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'I had to be the one to take the the blame'

In April 2019 it was announced that divorce laws in England and Wales are to be overhauled, so couples can split faster and with less acrimony.

Couples will be able to apply for no-fault divorces meaning they'll be able to avoid long legal battles.

It represents the biggest change in divorce law in 50 years.

BBC Radio 5 Live's Your Call programme discussed this with listeners...

(Photo: Getty Images)

5 Live listeners got in touch to share their stories.

When a couple do get divorced they need to go on and forge new lives and maybe it’s better to try and keep any acrimony to a minimum."
John

Amelia is currently going through a divorce and believes a no-fault divorce would have avoided unnecessary stress and time if she'd had the option:

“The key thing for me when I think about a no-fault divorce is that you are able to really maintain focus on the future and what you want your relationship with your ex-partner to look like. Especially if children are involved, so that you can really be focused on maintaining a more positive relationship versus the negativity that come from going through issues that have come to pass.

“We’ve come out the other side of quite a stressful year, so the relationship is good now and we can really focus on our daughter and being good parents for her and maintain a respectful friendship. I think the massive difference that being able to have a no-fault divorce would have made would have been getting to that point sooner.”

John, who runs DadBlogUK, got divorced around 12 years ago:

“I would say divorce is always tragic and it is a case of should people be able to get away scot-free if their behaviour has been atrocious and I guess a lot of people would say no. But we do need to look at the bigger picture, when a couple do get divorced they need to go on and forge new lives and maybe it’s better to try and keep any acrimony to a minimum.”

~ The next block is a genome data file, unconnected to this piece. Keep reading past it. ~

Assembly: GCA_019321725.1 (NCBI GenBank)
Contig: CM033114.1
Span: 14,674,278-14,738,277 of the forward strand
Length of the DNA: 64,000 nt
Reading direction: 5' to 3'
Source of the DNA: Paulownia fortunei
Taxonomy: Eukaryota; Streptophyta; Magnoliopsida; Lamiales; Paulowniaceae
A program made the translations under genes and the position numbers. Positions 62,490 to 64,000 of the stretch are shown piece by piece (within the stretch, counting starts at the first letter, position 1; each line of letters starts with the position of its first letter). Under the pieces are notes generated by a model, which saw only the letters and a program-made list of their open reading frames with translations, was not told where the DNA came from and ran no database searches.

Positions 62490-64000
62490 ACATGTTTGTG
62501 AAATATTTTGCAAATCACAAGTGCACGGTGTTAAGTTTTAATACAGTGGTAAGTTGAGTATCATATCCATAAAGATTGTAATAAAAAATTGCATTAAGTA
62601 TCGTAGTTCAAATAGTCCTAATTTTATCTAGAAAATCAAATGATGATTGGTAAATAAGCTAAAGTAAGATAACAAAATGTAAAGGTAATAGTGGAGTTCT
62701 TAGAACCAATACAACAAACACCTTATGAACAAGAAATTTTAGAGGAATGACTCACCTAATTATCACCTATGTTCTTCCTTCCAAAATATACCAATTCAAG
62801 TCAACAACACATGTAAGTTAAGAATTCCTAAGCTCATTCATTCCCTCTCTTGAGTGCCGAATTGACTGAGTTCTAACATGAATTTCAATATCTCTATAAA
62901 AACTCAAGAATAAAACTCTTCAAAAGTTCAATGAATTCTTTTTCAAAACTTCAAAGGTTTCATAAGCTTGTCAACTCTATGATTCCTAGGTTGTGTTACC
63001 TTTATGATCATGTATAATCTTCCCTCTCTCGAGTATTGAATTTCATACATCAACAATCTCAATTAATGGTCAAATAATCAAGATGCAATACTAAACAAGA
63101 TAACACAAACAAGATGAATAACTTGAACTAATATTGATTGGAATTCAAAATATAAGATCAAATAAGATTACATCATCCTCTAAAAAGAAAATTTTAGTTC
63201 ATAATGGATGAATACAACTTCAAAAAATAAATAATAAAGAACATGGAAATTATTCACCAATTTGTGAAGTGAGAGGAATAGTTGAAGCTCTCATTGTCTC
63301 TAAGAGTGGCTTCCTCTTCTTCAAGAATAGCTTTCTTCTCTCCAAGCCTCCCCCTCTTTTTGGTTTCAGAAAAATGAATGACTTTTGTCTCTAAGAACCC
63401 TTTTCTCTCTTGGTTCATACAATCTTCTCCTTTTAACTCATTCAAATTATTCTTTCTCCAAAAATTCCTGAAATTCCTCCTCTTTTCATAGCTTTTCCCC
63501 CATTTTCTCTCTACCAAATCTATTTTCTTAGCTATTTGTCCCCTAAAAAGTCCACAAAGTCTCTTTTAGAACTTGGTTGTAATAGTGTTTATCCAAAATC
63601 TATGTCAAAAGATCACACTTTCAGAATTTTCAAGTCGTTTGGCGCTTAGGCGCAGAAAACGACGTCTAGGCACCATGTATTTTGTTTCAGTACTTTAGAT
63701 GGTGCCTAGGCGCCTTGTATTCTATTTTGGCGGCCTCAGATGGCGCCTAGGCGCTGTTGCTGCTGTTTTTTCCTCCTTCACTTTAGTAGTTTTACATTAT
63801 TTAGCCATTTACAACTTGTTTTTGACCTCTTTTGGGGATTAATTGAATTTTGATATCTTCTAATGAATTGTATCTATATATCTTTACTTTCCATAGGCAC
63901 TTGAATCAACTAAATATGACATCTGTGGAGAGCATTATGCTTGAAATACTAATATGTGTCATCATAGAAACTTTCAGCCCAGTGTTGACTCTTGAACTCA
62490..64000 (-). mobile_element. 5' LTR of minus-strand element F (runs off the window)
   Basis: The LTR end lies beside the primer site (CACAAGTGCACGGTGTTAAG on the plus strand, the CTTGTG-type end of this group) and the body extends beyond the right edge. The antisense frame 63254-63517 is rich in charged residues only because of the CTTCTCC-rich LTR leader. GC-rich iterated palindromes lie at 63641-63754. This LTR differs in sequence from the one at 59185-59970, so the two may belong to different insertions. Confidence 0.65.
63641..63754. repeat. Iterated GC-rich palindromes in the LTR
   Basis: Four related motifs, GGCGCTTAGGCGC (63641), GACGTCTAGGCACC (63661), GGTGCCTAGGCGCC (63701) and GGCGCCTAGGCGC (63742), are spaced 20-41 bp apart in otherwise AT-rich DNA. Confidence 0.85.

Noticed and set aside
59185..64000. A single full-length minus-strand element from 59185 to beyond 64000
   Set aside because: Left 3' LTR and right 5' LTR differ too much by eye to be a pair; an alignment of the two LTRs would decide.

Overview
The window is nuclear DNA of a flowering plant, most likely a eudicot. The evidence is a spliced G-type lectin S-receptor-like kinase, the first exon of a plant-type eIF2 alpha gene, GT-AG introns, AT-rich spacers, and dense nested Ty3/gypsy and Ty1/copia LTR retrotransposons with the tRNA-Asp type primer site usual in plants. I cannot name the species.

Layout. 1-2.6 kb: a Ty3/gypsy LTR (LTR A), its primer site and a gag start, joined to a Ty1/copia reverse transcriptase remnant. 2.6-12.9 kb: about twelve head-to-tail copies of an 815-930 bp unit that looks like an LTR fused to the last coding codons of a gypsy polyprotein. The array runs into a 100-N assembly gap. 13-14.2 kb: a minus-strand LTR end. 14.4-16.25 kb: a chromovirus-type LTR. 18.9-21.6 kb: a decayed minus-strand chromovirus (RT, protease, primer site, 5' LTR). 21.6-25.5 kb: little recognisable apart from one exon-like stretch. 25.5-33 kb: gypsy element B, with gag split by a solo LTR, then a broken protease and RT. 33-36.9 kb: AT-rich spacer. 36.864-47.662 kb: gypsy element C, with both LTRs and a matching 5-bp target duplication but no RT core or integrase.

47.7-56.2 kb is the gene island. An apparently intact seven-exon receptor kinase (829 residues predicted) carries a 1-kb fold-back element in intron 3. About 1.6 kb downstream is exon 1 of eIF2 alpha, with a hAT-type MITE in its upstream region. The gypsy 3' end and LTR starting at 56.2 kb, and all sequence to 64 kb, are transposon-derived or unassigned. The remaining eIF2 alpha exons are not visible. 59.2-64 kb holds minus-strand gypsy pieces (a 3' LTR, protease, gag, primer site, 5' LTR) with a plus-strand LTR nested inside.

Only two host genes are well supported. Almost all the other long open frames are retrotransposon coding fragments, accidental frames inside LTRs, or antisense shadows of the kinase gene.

(Photo: Getty Images)

Sam separated from his wife after finding out that she’d had an affair. They tried six months of reconciliation and have now decided to wait two years before divorcing:

“When we started to talk about what happens next, what we do about divorce, words like ‘adultery’ suddenly brought us all the way back to that first really difficult stage and it brings in all the animosity and the blame again.

“It pulls everything back to a stage that you keep trying to get past, really just for the best interest of the kids.

“You sort of never can quite move on until you are either forced to go down a route of saying ‘well you committed adultery’ and therefore we can go down a ‘quicker route’ or we just wait it out until the courts catch up with us and we can have a sort of no-blame marriage after a period of time.”

(Photo: Getty Images)

This listener didn't leave her name:

"I got divorced three years ago and had to be the one to take the the blame as it was the only way I could get out of the marriage. My ex-husband was and still is a control freak. I couldn't take it anymore but he refused it allow me to divorce him.

"I had to get him to divorce me as his reputation was the most important thing. I took the 'hit', so to speak, to protect my children and myself from anymore emotional harm."

(Photo: Getty Images)

John has been divorced for nine years but says he found the process hard:

I was lucky enough that my now ex-wife and I put the kids front and centre at the beginning."

“From the moment you sit down with a lawyer for the first time, the language is archaic and adversarial and it puts you in a place where you don’t really need to be.

“I was lucky enough that my now ex-wife and I put the kids front and centre at the beginning and we said, 'whatever goes on between us, whatever lumps we want to tear out of each other now, we don’t do that in front of the kids'.”

Another listener said:

“Waited the two years of living separately to get a no-blame divorce, very happy with that decision and decision not to use solicitors. On very good terms with ex-husband, and have a very happy seven-year-old daughter.

"The three of us went on a day trip yesterday for her birthday. Try not to use solicitors if possible! Much less acrimonious.”